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Original research
Design, development and evaluation of Artificial Breathing Capability Device (ABCD): a novel innovation for respiratory support
  1. Joseph L Mathew1,
  2. Manu Sharma2,
  3. Ankush Gawri1,
  4. Sukesha3,
  5. Navin Kumar4,
  6. Amanpreet Chander5,
  7. Preethy J Mathew6
  1. 1 Pediatrics, Postgraduate Institute of Medical Education and Research, Chandigarh, India
  2. 2 Mechanical Engineering, University Institute of Engineering & Technology, Panjab University, Chandigarh, India
  3. 3 Electronics, University Institute of Engineering & Technology, Panjab University, Chandigarh, India
  4. 4 School of Mechanical, Materials and Energy Engineering, Indian Institute of Technology Ropar, Rupnagar, Punjab, India
  5. 5 Centre for Biomedical Engineering, Indian Institute of Technology Ropar, Rupnagar, Punjab, India
  6. 6 Anesthesiology and Intensive Care, Postgraduate Institute of Medical Education and Research, Chandigarh, India
  1. Correspondence to Dr Joseph L Mathew, Pediatrics, Post Graduate Institute of Medical Education and Research, Chandigarh, Chandigarh, India; joseph.l.mathew{at}gmail.com

Abstract

Objective The paucity of mechanical ventilators necessitates development of innovative respiratory support devices.

Methods We developed the Artificial Breathing Capability Device (ABCD) to automate compression of self-inflating bags (SIB), while controlling peak inspiratory pressure (PIP), ventilation rate (VR) and inspiration to expiration time (I:E) ratio (as in a conventional ventilator). ABCD has additional smart features including self-regulatory checks, auto cut-off during cough, endotracheal tube disconnection and blockage alarms, and SIB disconnection alarm. ABCD was tested non-stop for 60 days with 396 user combinations, using adult-size and paediatric-size SIB. The device was evaluated for robustness, reliability and precision.

Results ABCD did not have mechanical, electrical or electronic failures during continuous testing under various ambient conditions, confirming robustness. Reliability and precision evaluated by the proportion of user combinations showing <10% deviation from the set parameters showed: PIP 100%, VR 100% and I:E 84.3% with an adult SIB. The corresponding proportions with a paediatric-size SIB were 85.4%, 100% and 95.5%. With both SIB, the only combinations showing >10% deviation were outside the physiologic range.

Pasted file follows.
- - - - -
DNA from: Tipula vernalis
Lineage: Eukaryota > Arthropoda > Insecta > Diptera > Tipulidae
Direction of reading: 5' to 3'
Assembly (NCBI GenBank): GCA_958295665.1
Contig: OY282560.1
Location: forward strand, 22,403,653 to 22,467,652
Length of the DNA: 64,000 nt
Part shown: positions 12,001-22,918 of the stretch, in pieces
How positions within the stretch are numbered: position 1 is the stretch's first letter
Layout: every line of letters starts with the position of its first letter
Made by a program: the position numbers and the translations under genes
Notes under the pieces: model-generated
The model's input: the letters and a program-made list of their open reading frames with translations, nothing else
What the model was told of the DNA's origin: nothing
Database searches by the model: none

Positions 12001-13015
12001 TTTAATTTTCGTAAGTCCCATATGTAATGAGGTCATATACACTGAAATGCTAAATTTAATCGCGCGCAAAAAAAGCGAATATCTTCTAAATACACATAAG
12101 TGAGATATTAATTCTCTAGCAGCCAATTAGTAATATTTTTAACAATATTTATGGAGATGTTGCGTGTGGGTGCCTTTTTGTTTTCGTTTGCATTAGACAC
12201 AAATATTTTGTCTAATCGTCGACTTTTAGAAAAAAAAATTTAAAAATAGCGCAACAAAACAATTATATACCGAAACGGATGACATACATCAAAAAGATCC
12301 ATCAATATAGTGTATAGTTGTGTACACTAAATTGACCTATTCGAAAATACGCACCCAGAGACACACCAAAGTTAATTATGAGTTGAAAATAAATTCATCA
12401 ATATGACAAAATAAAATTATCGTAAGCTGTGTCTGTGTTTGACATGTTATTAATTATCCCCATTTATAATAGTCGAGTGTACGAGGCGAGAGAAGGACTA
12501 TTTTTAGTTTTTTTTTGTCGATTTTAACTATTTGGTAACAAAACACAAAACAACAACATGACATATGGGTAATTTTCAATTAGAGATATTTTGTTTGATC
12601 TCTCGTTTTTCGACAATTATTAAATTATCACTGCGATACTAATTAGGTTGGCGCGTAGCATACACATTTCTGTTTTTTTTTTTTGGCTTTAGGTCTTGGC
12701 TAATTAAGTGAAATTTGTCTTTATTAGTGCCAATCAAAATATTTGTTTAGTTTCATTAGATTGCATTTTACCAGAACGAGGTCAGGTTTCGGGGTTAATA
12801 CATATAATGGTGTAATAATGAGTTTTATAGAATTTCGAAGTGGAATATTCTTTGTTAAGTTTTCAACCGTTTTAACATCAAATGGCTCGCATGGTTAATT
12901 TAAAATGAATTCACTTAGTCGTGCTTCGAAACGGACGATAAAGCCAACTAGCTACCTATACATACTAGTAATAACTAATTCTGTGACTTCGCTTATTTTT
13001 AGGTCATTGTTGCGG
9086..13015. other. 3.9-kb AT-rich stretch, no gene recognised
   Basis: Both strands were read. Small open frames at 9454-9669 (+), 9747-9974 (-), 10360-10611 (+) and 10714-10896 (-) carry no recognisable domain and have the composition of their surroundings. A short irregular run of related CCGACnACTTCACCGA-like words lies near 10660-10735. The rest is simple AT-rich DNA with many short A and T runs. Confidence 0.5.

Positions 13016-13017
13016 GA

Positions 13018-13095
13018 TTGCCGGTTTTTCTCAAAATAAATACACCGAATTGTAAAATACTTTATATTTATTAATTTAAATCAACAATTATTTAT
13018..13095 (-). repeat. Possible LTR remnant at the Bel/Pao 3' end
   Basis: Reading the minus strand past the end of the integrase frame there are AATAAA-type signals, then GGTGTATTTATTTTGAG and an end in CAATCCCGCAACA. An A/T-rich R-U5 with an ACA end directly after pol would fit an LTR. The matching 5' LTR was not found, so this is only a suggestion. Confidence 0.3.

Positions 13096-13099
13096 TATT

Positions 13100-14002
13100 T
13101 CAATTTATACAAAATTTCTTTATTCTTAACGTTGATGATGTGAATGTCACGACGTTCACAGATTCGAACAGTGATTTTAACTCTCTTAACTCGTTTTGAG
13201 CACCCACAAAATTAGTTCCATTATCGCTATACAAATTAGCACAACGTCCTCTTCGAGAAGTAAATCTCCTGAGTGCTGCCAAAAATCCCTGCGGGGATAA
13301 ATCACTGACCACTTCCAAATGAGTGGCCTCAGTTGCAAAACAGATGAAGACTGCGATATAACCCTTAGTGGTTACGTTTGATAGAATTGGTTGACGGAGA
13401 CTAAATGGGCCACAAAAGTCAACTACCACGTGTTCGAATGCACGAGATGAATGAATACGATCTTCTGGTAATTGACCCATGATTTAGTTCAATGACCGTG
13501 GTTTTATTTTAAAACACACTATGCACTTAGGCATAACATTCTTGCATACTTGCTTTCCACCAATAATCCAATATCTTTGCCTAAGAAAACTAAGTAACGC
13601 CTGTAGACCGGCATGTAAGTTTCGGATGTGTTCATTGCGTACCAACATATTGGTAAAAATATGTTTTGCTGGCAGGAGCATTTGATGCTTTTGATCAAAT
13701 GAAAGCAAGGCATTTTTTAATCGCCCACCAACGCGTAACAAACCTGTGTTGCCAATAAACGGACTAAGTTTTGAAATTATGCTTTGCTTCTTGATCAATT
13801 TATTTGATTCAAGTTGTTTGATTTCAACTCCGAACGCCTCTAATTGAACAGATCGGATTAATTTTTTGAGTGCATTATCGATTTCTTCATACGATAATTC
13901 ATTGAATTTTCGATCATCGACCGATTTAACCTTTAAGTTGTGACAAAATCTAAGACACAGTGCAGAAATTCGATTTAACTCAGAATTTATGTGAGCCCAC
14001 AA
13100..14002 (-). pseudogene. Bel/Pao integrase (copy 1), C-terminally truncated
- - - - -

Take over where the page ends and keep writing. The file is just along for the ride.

Conclusion ABCD is a safe, efficacious and cost-effective option, which could be considered for adults and children in the context of ventilator shortages especially during the COVID-19 pandemic.

  • respiratory tract diseases
  • critical care
  • pulmonary medicine

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Footnotes

  • Contributors JLM conceptualised the device and its clinical specifications, observed manual ventilation for several weeks to identify the user needs, secured funding, supervised the development and clinical testing of the device, drafted and finalised the manuscript. MS, AG, NK and AC assisted with design and development of the device, under the overall supervision of JLM and MS. MS was incharge of the mechanical aspects of the device and S was incharge of the electronics components. AG performed the testing under the supervision of JLM and MS. PJM contributed critical inputs during the design, development, testing phase and manuscript preparation. All authors approved the final manuscript.

  • Funding Partial funding support was received from the Department of Science and Technology, New Delhi, Government of India for the development and testing phase of ABCD, as well as salary of research staff. Partial funding support was received from Esteem Industries Baddi, Solan, Himachal Pradesh, India for procurement of consumables, stipends to interns, and manufacturing the cabinet for ABCD. The lead author (JLM) contributed funds from personal resources during the early design and development phase.

  • Competing interests None declared.

  • Patient consent for publication Not required.

  • Ethics approval This research was initiated with approval of the Institutional Ethics Committee of the Postgraduate Institute of Medical Education and Research, Chandigarh, India vide letter no. PGI/IEC/2016/3573 dated 5 November 2016.

  • Provenance and peer review Not commissioned; externally peer reviewed.

  • Data availability statement All data relevant to the study are included in the article or uploaded as online supplemental information.

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